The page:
A Boar in Ephesus
A fish and a boar, so the oracle at Delphi
told the Athenian hunter, devotee of Athena
and of holy Demeter the giver of laws.
The young and intrepid colonist, given the name
of the fabled man who helped an injured lion
was skilled at spears and making snares.
He followed the boar’s tracks into the fens
and found the beast standing by the water,
a fish jumping insistently at its side.
A sacrifice was made that night
of fish and of boar to Athena and Demeter,
a distant echo of mysteries in Eleusis and Athens.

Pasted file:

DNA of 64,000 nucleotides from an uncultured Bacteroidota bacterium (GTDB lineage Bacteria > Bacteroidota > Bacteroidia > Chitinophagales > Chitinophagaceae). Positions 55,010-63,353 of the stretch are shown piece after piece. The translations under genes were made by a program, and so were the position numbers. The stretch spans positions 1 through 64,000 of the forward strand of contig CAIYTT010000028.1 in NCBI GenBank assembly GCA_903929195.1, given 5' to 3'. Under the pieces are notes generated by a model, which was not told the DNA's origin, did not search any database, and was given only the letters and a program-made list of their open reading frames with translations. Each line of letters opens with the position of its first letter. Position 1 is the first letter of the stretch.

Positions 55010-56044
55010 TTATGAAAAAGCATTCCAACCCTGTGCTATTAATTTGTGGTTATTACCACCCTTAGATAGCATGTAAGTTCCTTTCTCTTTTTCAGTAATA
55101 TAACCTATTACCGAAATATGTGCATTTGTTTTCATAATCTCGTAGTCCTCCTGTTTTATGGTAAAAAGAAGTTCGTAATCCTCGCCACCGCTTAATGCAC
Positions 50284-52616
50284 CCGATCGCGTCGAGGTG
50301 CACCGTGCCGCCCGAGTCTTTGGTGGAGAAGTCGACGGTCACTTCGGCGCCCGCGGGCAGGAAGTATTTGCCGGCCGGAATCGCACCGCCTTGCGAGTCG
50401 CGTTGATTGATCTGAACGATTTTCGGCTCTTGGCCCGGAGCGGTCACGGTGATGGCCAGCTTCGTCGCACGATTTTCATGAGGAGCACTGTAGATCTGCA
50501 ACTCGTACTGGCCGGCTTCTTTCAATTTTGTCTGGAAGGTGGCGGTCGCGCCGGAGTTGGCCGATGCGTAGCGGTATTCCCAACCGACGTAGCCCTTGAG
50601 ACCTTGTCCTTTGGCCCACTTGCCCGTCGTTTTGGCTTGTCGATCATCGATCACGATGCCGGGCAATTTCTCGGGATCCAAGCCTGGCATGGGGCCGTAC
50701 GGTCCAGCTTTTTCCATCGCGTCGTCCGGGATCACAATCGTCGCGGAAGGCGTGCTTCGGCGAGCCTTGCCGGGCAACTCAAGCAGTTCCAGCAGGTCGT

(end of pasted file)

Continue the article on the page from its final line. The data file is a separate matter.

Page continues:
In the last watches of night, Androklos saw
a thing of wonder descend from the heavens:
the strange shape of Artemis of Ephesus.
He dreamed a vision the following night,
of the strange words that would surround her
and protect and divine for those who knew them.
He also dreamed of a bearded Emperor–
not a conqueror, but a lover of Athens and Greekness,
who would come and rebuilt the temple,
and bring with him an image of a young hunter,
a distant cousin, a descendant, a little brother
to Androklos of Ephesus: Antinous of Bithynia.
Khaire Androkle! Khaire Khaire Antinoe!